On Friday 14 February 2003 Pope John Paul II appointed Canon Michael Evans as the Bishop of East Anglia. He succeeded the Most Reverend Peter Smith. In the presence of His Excellency Archbishop Pablo Puente, Apostolic Nuncio to Great Britain; His Eminence Cardinal Cormac Murphy-O'Connor, Cardinal Archbishop of Westminster ordained Canon Michael Evans as the third bishop of East Anglia at the Cathedral Church of St John the Baptist, Norwich on Wednesday 19 March 2003. Most Reverend Peter Smith, the Most Reverend Michael Bowen, and many other bishops and friends were present along with Canon Evans' mother and sister.
The appointment of Canon Michael Evans kept up the connection between East Anglia and the Archdiocese of Southwark. The first two bishops, Bishop Alan Clark and Bishop Peter Smith, were both priests of that diocese.
Among his more 'secular' interests, Bishop Michael listed being a fervent life-long supporter of Leeds United Football Club, and having a great liking for the music of Shostakovich. He also had a great interest in Cambodia. His past parish was twinned with the Catholic community of Kompong Thom in Cambodia.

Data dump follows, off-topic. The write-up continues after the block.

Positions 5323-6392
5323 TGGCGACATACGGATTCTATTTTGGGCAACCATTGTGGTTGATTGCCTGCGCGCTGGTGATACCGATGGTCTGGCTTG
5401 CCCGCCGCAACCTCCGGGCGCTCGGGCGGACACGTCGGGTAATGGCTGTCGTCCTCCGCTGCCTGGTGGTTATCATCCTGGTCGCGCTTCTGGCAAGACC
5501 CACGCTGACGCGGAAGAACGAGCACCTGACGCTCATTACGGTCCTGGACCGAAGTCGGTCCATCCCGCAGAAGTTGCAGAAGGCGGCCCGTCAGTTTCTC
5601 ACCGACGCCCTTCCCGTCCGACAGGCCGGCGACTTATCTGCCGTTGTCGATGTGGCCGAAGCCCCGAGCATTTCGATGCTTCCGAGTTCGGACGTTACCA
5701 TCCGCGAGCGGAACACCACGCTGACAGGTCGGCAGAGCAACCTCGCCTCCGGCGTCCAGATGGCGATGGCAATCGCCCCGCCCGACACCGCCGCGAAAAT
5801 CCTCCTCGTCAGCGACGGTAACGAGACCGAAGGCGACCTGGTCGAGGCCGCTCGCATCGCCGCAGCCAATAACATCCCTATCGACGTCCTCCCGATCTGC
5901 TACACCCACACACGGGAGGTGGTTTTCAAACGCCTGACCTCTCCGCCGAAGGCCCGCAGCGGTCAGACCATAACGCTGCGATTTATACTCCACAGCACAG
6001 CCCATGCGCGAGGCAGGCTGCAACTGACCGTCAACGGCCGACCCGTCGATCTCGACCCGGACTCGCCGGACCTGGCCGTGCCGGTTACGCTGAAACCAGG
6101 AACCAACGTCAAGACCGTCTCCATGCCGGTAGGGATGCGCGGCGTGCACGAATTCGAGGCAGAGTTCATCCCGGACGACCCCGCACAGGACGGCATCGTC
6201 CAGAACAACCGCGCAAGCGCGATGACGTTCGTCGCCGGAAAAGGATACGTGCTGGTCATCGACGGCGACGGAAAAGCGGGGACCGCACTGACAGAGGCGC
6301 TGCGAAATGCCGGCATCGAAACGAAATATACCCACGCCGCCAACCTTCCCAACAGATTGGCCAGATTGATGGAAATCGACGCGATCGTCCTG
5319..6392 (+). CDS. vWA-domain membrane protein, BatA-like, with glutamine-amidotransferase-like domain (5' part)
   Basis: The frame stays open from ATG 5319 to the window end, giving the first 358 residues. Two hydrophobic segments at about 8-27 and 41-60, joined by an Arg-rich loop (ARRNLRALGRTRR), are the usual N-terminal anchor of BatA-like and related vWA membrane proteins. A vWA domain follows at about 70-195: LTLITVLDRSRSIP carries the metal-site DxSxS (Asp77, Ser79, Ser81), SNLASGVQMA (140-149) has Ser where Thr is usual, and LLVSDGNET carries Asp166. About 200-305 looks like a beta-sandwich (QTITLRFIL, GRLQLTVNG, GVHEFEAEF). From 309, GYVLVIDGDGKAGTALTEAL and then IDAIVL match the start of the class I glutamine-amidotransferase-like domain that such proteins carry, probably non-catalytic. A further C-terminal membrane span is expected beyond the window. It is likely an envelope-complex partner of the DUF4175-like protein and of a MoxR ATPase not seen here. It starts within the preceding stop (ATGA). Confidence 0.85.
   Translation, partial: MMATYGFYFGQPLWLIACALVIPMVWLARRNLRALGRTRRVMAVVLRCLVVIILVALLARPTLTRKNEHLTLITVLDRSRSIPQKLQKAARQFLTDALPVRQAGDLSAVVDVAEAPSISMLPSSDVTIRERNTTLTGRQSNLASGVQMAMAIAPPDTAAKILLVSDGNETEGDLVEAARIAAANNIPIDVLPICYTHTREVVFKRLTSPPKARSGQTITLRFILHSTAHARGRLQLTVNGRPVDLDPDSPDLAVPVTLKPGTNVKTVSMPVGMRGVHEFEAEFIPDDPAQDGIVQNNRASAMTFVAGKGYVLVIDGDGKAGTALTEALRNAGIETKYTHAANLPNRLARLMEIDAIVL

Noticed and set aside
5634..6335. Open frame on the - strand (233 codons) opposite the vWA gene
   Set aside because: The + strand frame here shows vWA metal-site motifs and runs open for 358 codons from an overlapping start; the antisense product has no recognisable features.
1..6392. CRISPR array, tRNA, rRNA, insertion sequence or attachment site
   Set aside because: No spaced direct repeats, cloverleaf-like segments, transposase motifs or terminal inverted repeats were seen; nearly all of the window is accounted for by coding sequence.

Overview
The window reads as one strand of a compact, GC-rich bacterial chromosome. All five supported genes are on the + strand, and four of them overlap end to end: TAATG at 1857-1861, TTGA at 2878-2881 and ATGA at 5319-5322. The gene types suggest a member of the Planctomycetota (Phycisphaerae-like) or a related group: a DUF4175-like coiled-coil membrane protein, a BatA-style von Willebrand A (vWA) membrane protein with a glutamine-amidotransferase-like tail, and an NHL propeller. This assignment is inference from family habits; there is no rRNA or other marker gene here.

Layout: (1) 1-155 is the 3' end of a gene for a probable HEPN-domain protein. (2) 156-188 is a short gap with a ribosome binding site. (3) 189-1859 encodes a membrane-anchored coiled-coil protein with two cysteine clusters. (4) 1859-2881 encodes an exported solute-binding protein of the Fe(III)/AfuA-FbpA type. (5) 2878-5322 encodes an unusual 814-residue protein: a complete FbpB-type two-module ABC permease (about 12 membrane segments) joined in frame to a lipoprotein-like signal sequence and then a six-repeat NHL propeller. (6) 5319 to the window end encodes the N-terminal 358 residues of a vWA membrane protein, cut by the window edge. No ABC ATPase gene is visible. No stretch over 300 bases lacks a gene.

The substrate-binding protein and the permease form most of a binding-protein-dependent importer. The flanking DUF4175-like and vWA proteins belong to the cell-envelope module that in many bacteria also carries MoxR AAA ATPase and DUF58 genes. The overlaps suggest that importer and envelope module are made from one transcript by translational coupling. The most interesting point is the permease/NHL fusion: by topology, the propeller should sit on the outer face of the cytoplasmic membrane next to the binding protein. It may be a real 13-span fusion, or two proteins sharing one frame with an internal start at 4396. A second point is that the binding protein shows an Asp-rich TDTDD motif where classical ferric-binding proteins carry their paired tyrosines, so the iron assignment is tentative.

After becoming a bishop, he was appointed chairman of the Bishops' Conference Committee for Christian Unity, and was elected as a member of the Standing Committee of the Bishops' Conference. He was also one of the four Christian co-Presidents of the Christian-Muslim Forum established by the Archbishop of Canterbury. He was a member of both the British Methodist/Catholic Committee and the International Joint Commission for Dialogue between the World Methodist Council and the Roman Catholic Church.
Bishop Michael Evans died peacefully in hospital on the evening of 11 July supported by the prayers of many, after continuing to serve in his diocese as his illness worsened.
May he rest in peace.
Source: Independent Catholic News